Beta This part of GOV.UK is being rebuilt – find out what beta means

HMRC internal manual

VAT Small and Medium Enterprises Assurance Manual

Challenge of selected purchases and importations: credits of input tax

  • when a supplier grants a tax credit to a registered customer, the effect should reduce the customer’s entitlement to input tax for the period in which they enter the adjustment into their business accounts;
  • there is an obvious risk in these circumstances that the customer may neglect, either accidentally or deliberately, to reduce the deductible input tax;
  • the VAT law does not require the suppliers to issue credit notes, so you should frame questions in such a way as to identify situations, which should have resulted in the raising of credit notes;
  • credit notes are not always clearly marked as such and have often been processed erroneously as purchase invoices, resulting in a double error;
  • when there is collusion a supplier may deliberately overcharge tax and issue credits which are deducted from output tax, but which the customer suppresses from input records;
  • the risk is enhanced when suppliers and registered customers are associated, or where self-billing is involved;
  • credits (often written in red ink or entered in parentheses) may appear in the body of the Purchase Day Book (PDB) or other input records, at the end of each month’s or quarter’s entries, or they may be posted to an entirely separate record;
  • to confirm whether input tax credits have been correctly and fully posted and whether the input tax figure in the VAT account has been properly adjusted, inward credit notes should be examined and compared with the PDB, and any other records kept for this purpose e.g. returns outward book;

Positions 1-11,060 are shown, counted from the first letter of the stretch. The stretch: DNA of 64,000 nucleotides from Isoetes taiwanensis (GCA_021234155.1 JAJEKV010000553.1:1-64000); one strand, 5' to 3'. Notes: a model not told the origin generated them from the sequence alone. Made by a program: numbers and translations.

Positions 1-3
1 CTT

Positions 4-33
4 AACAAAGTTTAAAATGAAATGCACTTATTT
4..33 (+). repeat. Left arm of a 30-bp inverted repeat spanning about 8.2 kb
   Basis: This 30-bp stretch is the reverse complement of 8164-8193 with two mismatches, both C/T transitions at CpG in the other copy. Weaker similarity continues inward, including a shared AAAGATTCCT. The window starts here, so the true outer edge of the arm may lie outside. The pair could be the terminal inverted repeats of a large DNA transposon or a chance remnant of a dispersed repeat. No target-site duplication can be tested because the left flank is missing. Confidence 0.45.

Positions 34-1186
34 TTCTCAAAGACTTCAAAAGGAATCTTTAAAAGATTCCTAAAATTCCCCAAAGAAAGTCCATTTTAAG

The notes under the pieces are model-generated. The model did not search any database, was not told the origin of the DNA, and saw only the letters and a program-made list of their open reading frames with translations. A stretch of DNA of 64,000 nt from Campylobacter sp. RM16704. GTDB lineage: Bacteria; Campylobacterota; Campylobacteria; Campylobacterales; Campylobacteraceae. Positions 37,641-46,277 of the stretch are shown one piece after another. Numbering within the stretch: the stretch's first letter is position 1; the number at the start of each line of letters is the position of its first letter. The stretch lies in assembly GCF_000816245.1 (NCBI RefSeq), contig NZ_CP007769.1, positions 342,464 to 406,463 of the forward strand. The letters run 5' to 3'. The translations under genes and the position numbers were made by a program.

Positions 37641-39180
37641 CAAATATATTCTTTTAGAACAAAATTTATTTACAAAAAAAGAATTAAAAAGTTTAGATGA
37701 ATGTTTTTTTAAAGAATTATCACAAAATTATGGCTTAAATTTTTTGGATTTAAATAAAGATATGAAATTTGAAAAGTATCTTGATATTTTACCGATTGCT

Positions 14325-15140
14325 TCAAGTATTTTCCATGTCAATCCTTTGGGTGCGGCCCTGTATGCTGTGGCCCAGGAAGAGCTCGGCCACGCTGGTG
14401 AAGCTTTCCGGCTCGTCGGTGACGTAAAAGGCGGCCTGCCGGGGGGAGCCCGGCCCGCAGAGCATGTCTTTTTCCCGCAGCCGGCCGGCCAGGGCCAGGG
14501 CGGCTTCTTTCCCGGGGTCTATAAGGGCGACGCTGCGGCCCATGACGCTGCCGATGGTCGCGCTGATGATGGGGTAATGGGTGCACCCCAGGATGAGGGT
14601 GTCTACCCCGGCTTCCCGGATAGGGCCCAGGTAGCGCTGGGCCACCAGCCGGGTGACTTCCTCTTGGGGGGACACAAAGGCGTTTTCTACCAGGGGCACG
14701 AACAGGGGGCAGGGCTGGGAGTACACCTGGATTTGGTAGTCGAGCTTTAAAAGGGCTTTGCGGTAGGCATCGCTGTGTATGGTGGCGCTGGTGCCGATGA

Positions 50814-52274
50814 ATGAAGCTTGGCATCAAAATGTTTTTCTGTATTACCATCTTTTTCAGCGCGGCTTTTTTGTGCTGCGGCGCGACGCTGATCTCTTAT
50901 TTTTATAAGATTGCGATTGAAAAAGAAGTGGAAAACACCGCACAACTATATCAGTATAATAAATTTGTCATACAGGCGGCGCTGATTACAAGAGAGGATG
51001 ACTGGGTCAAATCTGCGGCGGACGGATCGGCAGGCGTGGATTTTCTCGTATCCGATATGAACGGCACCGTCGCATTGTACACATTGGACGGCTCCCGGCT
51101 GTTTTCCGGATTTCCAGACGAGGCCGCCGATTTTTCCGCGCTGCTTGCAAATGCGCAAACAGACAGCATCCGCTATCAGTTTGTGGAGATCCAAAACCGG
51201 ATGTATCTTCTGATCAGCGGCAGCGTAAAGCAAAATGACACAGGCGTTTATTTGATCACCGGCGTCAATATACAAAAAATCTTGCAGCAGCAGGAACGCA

• when the supplier in lieu of credit notes issues amended invoices, particular care should be taken to ensure that the trader has properly adjusted the input tax entitlement, rather than claiming both invoices in full;
  • purchase ledger accounts, suppliers’ statements, and the general ledger should be examined to ensure as far as possible that all credits received are accounted for;
  • correspondence with suppliers and other parties, copies of letters of complaint issued etc. may provide an indication that unrecorded credits have been received. This correspondence forms part of the supplementary business records, although the trader may be reluctant to produce documents he considers are of a confidential nature; and
  • contingency or other rebates may have been received, or prices may have been adjusted downward on completion of contract work.